Grégoire grape harvester, France. [Alamy image ref. BEHC87]

The “Domaine de Ris” vineyard in nearby Bossay-sur-Claise is no more. For a few years I had photographed their 14,000 vines in various states of growth, tasted a few grapes on occasion, watched their vineyard’s small staff trim them by hand every Spring, stood further back as the Lamborghini vineyard tractor (vineyard tractors have a very narrow wheelbase to negotiate the lines of vines) towed a spraying contraption and, as here watched and photographed the harvest by another strange but specialised Grégoire grape harvesting machine.

Estimates show that a mechanical grape harvester, in one hour, can harvest the equivalent of 10 hand-pickers in a full day… and having picked grapes on several occasions in this area I know how backbreaking the job can be on low-growing vines and how inefficient it can be.

The Grégoire company was founded in 1972 as a small family company concerned with the manufacturing and maintenance of small farm machinery. In the late 1970’s, Edward Grégoire and his sons began to develop tow-behind, and later self-propelled, grape harvesting equipment. Grégoire is the world’s leading supplier of grape harvesting equipment. The first harvester was produced in 1978, and the brand today represents the widest range on the market with more than 400 harvesters are sold all over the globe every year.

However, that figure is not many compared to basic tractor sales, and they are actually fairly uncommon to come across, especially as their working season is fairly short in late Summer. This is the only one I have ever seen and I took the opportunity of shooting it at all angles with several focal lengths of lenses… here at the long end of my 70-200mm fast Nikkor zoom.

I’m glad I did – it was the last time the machine worked this vineyard… the owner decided to call it a day at the end of 2009, the vineyard and it’s 14,000 vines now growing straggly and untrimmed and what is left of the last of the Summer’s grapes – after visiting birds have gorged themselves the annual grape – is unpicked and quickly shrivels and rots.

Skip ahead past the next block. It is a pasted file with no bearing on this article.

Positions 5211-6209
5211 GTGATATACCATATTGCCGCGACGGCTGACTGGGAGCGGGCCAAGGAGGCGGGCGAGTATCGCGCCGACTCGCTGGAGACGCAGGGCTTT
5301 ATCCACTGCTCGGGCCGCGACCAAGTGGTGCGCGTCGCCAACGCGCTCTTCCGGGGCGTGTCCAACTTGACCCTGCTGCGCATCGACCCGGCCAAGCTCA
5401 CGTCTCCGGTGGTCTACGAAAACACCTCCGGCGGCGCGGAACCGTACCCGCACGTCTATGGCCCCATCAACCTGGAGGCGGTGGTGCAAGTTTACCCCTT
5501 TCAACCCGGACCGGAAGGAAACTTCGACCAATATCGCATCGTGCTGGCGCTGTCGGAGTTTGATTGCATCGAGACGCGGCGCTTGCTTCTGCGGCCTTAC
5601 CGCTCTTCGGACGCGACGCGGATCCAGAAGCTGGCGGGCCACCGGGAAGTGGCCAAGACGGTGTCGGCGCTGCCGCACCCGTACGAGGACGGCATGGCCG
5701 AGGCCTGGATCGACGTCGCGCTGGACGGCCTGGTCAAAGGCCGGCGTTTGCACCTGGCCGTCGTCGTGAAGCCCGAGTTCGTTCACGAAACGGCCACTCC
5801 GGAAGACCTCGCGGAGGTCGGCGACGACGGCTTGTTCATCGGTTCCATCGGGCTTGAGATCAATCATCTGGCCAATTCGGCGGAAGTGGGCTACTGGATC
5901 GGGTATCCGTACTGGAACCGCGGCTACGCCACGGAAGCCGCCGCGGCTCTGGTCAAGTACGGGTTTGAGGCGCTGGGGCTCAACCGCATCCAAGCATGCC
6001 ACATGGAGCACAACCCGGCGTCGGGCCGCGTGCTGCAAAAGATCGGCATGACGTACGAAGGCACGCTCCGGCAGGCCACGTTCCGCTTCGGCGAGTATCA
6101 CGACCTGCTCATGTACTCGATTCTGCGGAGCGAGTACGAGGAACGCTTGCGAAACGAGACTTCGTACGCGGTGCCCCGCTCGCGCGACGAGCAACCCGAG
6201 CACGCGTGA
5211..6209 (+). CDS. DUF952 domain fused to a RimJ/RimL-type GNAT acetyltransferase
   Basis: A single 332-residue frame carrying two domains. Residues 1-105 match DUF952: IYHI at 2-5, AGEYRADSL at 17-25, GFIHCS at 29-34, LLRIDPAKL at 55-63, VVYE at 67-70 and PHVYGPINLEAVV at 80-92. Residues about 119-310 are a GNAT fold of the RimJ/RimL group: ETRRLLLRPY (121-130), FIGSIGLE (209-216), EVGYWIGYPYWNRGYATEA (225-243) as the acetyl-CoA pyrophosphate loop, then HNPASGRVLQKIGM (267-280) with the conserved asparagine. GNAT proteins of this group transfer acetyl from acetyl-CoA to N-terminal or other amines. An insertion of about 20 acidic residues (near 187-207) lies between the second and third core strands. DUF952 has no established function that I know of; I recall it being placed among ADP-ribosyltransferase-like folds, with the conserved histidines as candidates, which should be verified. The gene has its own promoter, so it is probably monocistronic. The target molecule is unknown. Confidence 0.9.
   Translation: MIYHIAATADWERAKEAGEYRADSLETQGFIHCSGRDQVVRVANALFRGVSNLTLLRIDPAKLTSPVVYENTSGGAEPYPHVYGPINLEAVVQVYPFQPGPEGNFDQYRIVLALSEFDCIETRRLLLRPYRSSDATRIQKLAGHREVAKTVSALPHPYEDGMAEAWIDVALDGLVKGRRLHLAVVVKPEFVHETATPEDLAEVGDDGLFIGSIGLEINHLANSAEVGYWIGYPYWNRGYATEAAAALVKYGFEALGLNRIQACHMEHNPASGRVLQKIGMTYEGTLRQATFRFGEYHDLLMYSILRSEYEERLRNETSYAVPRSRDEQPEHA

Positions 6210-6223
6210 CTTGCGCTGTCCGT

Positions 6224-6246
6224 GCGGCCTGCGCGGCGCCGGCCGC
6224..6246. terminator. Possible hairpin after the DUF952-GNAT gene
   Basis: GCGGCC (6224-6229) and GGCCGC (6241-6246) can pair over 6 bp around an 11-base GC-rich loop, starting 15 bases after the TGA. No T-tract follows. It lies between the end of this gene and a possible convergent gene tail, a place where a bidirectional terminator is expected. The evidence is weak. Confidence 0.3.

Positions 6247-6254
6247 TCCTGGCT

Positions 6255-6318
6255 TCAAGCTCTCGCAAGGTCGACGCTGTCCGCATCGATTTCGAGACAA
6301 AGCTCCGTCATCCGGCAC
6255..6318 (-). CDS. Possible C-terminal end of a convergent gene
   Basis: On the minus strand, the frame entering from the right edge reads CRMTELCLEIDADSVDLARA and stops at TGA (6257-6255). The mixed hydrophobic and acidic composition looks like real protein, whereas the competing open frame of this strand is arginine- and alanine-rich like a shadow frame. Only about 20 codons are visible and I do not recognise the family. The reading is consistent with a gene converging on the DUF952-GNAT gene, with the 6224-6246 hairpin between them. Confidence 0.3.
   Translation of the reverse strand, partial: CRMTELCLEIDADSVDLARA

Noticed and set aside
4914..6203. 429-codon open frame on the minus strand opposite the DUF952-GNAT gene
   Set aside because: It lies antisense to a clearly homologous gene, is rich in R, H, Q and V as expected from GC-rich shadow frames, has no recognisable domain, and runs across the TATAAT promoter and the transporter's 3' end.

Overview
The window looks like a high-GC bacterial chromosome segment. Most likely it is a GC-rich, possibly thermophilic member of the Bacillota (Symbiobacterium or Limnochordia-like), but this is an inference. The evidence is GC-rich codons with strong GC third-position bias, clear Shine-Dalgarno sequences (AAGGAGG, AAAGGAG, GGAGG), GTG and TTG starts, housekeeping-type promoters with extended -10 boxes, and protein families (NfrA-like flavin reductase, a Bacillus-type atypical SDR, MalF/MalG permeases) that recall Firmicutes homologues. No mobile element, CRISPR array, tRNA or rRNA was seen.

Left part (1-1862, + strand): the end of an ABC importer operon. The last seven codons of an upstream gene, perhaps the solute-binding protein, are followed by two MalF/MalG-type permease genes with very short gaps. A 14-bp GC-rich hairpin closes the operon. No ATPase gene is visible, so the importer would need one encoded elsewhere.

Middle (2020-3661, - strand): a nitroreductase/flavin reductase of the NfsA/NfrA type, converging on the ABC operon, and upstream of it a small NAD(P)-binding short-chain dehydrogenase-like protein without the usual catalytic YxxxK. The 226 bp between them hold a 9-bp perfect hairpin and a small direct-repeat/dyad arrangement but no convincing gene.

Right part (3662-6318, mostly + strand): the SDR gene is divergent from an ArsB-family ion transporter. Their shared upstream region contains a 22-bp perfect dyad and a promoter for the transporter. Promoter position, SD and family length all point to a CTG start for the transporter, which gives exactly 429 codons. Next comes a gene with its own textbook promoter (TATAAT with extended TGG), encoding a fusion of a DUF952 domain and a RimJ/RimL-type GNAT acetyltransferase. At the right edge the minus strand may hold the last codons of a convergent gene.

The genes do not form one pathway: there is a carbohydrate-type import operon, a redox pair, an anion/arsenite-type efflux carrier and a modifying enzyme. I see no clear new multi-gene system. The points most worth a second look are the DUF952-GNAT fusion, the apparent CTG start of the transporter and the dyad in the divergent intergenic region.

Recently licensed as RM by Alamy for up to a 1-page size reproduction in a textbook with a 3 million print-run under my “Farming Today” pseudonym.

Old corn mower, Wiltshire, UK. [Alamy image ref. AMM00P]

When I lived for a decade at the foot of the northern escarpment of Wiltshire’s desolate Salisbury Plain, there was not a week when I didn’t venture out across the minor roads crossing that expanse of mixed farmland and Army firing ranges.

There were large areas of a geological ground type known as “Greensand” in the locality which created specific problems for farmers. The green color of greensand is due to variable amounts of the mineral glauconite, an iron potassium silicate with very low weathering resistance; as a result, greensand tends to be weak and friable. It is a common ingredient as a source of potassium in organic gardening and farming fertilizers. The greensand found at the foot of Salisbury Plain is also very soft… which means that although farmers have a rich source of soil for their crops, it is difficult to harvest them because of the weight of modern harvesting machinery. As a result there were many small farms from the area roughly from West Lavington (just south of Devizes) through to, and beyond, Pewsey and Hungerford where it was quite normal to see traditional corn stooks in the fields at harvest time. Local farmers used traditional lightweight machinery to cut, bind and dry their crops for later threshing, rather than trying to drive a modern combine-harvester on the land at the risk of one sinking to it’s axles in the earth.

This image was licensed for three years for a half-page reproduction in an English “crafts” book with a 25,000 print-run under my “Farming Today” pseudonym.

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